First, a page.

5 Stages In The Lifecycle Of An Axolotl

Axolotls are fascinating and adorable creatures that spend their lives in water. They are popularly known as salamander species that do not develop past their larva stage.

You may be wondering what are the stages in the lifecycle of an axolotl are and how long will it take for them to develop fully.

Watching axolotls develop is interesting, but they require good care to fully develop.

Axolotls usually pass through five life cycle stages to develop into an adult. Like amphibians, their life cycle stage starts from eggs and then goes through the larva stages until they become adults.

Let’s dive into the different stages of the axolotl life cycle and how you can identify the stage your axolotl is.

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Cute Reptiles as Pets

Lifecycle Of An Axolotl

Lifecycle Of An Axolotl

Axolotls usually go through five different life cycles and usually spend their life underwater.

Axolotls lay eggs which will then hatch and become larvae. An unusual thing about axolotl is that they stay in the larval stage all their life.

Some of the stages in the axolotl life cycle are stated below.

Stage 1: Small Eggs

The first stage in the axolotl life cycle starts after the female lays its eggs in the tank.

A female axolotl can lay about 1000 eggs at once. A live axolotl egg is usually around 11-15mm, while a dead axolotl egg is around 2mm.

The rate at which an axolotl egg usually hatches depends on the temperature in its tank.

Therefore, a frequent temperature in their tank can affect the hatching rate of axolotl’s eggs. Axolotl eggs usually hatch in less than 14 days if housed in a tank at 22oC.

However, it may take at least 20 days to hatch if housed in a tank with a cool temperature ranging from 18-20oC.

Check out: Raising Axolotl Eggs: Complete Guide for Beginners

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Stage 2: Embryo

This is the second stage of the axolotl life cycle. The eggs in the first stage will hatch into an embryo after some weeks.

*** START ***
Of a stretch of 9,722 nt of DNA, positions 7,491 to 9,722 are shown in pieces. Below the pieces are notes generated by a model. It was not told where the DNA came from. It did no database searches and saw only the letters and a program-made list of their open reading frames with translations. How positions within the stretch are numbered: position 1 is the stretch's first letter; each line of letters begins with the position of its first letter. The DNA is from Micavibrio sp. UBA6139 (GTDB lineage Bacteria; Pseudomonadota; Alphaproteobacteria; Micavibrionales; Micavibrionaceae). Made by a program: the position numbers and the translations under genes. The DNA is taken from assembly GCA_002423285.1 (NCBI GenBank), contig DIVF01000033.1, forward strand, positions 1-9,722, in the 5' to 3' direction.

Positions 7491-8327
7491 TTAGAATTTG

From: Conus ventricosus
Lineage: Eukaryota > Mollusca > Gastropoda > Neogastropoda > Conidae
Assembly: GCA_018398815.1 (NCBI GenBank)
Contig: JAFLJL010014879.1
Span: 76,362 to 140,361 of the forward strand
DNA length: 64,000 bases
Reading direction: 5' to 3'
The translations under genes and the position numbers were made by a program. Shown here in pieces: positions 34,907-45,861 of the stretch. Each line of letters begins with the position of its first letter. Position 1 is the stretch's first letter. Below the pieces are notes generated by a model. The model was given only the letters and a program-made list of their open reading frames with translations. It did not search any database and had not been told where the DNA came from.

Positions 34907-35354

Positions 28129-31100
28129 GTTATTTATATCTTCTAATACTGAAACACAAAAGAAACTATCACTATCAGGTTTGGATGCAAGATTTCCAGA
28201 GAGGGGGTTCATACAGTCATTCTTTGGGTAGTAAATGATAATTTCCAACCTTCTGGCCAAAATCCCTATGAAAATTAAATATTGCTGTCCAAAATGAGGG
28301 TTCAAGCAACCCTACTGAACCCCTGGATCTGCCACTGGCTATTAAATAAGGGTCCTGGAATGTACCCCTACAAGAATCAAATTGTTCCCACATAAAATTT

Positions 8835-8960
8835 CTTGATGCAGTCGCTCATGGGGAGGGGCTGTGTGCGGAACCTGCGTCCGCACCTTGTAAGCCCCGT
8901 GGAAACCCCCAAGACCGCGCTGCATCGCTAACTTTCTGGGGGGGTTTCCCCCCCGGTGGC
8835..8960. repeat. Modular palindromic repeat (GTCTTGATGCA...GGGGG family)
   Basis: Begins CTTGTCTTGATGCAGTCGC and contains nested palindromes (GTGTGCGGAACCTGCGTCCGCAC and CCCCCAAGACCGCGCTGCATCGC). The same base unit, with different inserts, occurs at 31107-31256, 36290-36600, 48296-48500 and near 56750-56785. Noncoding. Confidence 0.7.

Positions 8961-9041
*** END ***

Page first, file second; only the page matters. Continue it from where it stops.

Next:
The embryo is usually about 2mm in diameter, and is usually covered in jelly for protection.

In this stage, you will notice the form of the axolotl’s body from their head to body but without a leg.

The embryo stage is usually the shortest stage of the axolotl’s lifecycle and can last from a few days to weeks, depending on genetics and other factors.

The embryo is usually 11mm in diameter at the end of this stage.

Here is an article showing the number of babies that an axolotl can have.

Stage 3: Limbless Young Larva

In this stage, axolotl larvae will develop from having no legs to having legs. In the limbless young larva stage, axolotls are usually very thin.

They also have clear skin, and you can see their internal organs. You should avoid touching your axolotls during this stage as it is dangerous for them.

Adult axolotls don’t usually show parental support for their larvae in the wild and in captivity. 

You can only keep on looking at them until they have thicker skin.

After about two weeks, you will notice that their limbs will start to develop, and you will first notice the front legs growing while the rear legs will grow last.

Providing your axolotl with healthy food is important at this stage to help ensure they grow very well.

You will need to feed them easily digestible food with lots of protein. However, you will need to feed them in smaller meals to help ensure they are always full.

Another thing is that young larvae can eat each other if there is no food available for them.

Stage 4: Young Larva Have Limb

Young larva axolotl

In this stage, axolotls will develop a perfect body and be ready to live alone after this stage.

Your axolotl will be about 2 cm long and will start to develop its front limbs. After two weeks, they will start to develop their back legs.